MAKING SENSE OF BOKO HARAM AND SUICIDE MISSIONS IN NIGERIA

  • Ogaga Ayemo Obaro Department of Sociology and Anthropology, Faculty of Social Sciences, University of Benin, Benin City, Nigeria.

Abstract

This article attempts to highlight various motivating factors which contribute to increased incidence of suicide missions in Nigeria and world-wide. Boko Haram, the Islamic religious sect, whose name means "Western education is sacrilege" in the Hausa language of Nigeria's north, has been waging an increasingly bloody fight against the nation’s Federal government and some Northern States governments. Boko Haram has targeted Nigeria's police, rival clerics, politicians, and public institutions with increasing violence since 2009. Some experts say the group should primarily be seen as leading an armed revolt against the government's entrenched corruption, abusive security forces, strife between the disaffected Muslim north and Christian south, and widening regional economic disparity in an already impoverished country. The heart-wrenching and horrible daily accounts of suicide bombings rarely reveal the underlying causes or the bombers’ motivations. But without understanding these motivations and addressing them, it would appear that governments or organizations that seek to end suicide bombings are likely to be disappointed. However, in order to understand this complex phenomenon it is important to consider the contextual factors. Boko Haram's suspected bombing of a United Nation’s building in Abuja in August 2011 and its ties to regional terror groups may signal a new trajectory and spark a stronger international response that makes it harder to address the north's alienation.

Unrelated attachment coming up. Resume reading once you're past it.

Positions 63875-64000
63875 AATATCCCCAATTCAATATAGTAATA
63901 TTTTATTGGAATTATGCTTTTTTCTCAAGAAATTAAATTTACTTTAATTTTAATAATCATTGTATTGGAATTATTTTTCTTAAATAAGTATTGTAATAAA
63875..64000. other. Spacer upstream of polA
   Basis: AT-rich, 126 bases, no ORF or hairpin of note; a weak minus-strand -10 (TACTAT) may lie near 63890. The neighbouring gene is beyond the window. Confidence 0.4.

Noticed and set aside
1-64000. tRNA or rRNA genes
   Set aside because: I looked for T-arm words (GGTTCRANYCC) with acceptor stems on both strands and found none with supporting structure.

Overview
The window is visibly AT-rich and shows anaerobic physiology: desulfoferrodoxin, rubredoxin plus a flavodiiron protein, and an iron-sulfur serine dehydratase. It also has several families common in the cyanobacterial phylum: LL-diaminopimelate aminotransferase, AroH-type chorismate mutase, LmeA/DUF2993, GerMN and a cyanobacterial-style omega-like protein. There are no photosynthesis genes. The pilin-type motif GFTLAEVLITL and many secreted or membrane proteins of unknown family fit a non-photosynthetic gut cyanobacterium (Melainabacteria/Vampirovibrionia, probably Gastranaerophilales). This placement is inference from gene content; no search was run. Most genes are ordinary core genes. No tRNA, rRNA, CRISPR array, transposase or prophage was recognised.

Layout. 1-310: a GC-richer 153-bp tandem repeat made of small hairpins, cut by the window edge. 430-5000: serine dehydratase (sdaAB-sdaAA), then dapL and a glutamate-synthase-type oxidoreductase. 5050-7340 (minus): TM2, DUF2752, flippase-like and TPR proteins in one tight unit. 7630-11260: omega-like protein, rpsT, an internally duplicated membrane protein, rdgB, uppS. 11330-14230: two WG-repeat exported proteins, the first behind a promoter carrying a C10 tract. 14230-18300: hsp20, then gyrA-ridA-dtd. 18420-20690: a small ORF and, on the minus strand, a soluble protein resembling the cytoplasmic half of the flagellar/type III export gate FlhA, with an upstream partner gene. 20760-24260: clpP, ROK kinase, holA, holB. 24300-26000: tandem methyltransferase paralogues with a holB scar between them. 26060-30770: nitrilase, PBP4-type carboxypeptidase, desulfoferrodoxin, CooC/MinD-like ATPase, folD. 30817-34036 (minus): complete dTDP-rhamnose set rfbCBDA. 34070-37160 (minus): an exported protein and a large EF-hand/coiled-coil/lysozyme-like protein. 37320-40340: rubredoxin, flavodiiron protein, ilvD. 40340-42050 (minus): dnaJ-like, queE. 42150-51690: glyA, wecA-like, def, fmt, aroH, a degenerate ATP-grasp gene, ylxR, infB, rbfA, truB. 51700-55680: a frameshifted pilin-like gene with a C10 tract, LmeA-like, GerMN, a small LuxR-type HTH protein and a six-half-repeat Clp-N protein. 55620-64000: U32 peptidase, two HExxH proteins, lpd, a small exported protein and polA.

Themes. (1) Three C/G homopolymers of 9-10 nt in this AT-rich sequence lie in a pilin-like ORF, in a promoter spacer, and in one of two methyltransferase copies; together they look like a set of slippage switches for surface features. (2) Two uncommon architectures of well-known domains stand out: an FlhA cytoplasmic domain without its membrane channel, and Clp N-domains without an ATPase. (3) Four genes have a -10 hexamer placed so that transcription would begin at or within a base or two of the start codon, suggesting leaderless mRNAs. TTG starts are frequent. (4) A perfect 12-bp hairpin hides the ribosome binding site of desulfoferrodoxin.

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Published
2013-09-30
How to Cite
Obaro, O. A. (2013). MAKING SENSE OF BOKO HARAM AND SUICIDE MISSIONS IN NIGERIA. European Scientific Journal, ESJ, 9(26). https://doi.org/10.19044/esj.2013.v9n26p%p